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How To Cut Back On The Amount Of Water You Use And Save Money
Water efficiency refers to using our water resources intelligently through utilizing water-saving technologies and taking simple steps around the house. When water is used efficiently it helps to ensure reliable water supplies for future generations as well as now. Best of all, we can all play our part in helping to preserve the water resources of our country. You will find that it is easy to do by checking out the information tools and simple steps below.
There are many things that you can do inside your house to help reduce your water usage and get more out of less. To get started, just follow our easy tips below.
Even small leaks in your house can add up to losing gallons of water on a daily basis. This is why WaterSense recommends homeowners check their irrigation systems and plumbing fixtures in March every year during Fix a Leak Week.
Inside your bathroom - where more than fifty percent of all water usage in a house occurs:
Turn the tap off while brushing your teeth or shaving.
Less water is used taking a shower than a bath, as long as you pay attention to how long you've been in there.
In your kitchen - there are big water savings to be had here.
When you wash dishes by hand, use a washbasin or plug the sink up.
Use a dishwasher. Make sure it is completely full before you run it.
Instead of rinsing your plate before putting it inside the dishwasher, scrape it off.
Instead of running your faucet until the water is cold, keep a pitcher of water inside your refrigerator.
Thaw foot inside your refrigerator overnight instead of running hot water from the tap.
Instead of using a garbage disposal, place your food waste on a compost pile.
In your laundry room - where it is possible to be both clean and green:
Make sure to use the appropriate load size selection or water level on your washing machine or only wash full loads.
Use cold water instead of warm or hot water on your washing machine to save on your energy bills.
Out of the approximately 29 billion gallons of water that are used every day by US households, almost 30 percent or 9 billion gallons are used outdoors. In dry climates or during the hot summer months, outdoor water usage for households can be as much as 70 percent.
In your yard - be efficient and beautiful:
Create an efficient and beautiful water-smart landscape to provide your home with the curb appeal that you want.
Timing is critical! Knowing how much and when to wae will allow you to maintain a healthy landscape.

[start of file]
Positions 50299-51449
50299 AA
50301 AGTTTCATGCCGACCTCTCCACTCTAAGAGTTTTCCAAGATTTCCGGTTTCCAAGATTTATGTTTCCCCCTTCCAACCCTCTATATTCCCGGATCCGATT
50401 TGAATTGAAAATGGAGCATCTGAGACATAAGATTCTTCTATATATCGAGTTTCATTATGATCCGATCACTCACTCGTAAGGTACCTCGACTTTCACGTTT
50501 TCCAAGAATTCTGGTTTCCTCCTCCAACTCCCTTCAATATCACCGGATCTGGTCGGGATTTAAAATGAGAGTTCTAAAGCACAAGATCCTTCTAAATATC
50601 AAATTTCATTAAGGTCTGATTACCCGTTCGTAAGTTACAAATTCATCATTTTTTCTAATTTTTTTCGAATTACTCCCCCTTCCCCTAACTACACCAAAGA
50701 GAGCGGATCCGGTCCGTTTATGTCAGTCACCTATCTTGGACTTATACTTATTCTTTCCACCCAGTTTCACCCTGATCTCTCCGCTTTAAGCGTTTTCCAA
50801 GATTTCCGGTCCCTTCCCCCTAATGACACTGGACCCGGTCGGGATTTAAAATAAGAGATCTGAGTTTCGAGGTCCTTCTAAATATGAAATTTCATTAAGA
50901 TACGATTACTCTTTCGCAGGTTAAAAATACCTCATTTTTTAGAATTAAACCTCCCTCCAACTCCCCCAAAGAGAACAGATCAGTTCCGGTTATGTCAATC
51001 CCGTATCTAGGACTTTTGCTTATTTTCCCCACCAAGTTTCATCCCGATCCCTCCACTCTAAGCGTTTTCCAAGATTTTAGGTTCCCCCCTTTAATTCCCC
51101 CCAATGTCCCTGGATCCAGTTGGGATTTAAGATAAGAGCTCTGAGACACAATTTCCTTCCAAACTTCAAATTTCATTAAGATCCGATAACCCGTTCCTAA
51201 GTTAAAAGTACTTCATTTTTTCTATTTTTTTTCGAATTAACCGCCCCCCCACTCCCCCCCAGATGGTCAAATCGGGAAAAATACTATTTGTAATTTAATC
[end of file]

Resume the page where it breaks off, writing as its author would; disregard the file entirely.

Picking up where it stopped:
It is always a good time to spruce up your sprinklers and check to make sure that your system is working properly.
If you are currently using an in-ground irrigation system, upgrade it to a WaterSense labeled controller.
Have a certified irrigation professional audit, maintain, or install your irrigation system to make sure it waters at its peak efficiency.
Other outdoor water uses - avoid using the hose and keep things covered:
Sweep your steps, sidewalks, and driveways instead of hosing them off.
Wash your car using water in a bucket or use a commercial cash wash where the water is recycled.
If you own a pool, cover it up when you are not using it to reduce evaporation.
When it is hot, drop it:
During the summer months when you use more water take action to cut down on water waste. If your area declares a drought, take extra efforts to save even more water.
A great deal of energy is needed to treat and deliver the water that you use on a daily basis for cleaning, cooking, shaving, and bathing. For example, houses that have an electric water heater, spend twenty-five percent of their electric bills simply to heat water. For example, allowing your faucet to keep running for five minutes will use about the same amount of energy as running a 60-watt lightbulb for about 14 hours.
Watts & Drops: They Go Together
A great deal of energy is used to transport each gallon of water that you use from a source of drinking water to the treatment plant where the water is made safe to drink. After leaving the treatment plant, additional energy is needed for the water to be carried through the water pipes and into your house.
The average annual energy that is used for delivering and treating water for just 10 homes could power one refrigerator for over two years. In certain parts of the country, that is a very low estimate. Heating water for cleaning, cooking, shaving, bathing, and showering also requires a lot of energy. For example, houses with electric water heaters spend twenty-five percent of their electric bills on heating water.
Installing water-efficient products is the easiest way to save both energy and water. WaterSense labeled products help to reduce energy bills in addition to saving water. For example, it only costs a few dollars to install WaterSense labeled faucet aerators inside your bathroom, but can save enough electricity for you to dry your hair on a daily basis for an entire year!
Did You Know?
To create water also takes water. Huge amounts of water are used for cooling power plants that produce electricity. It takes 3,000-6,000 gallons of water in order to power one 60-watt incandescent lightbulb for 12 hours over one year.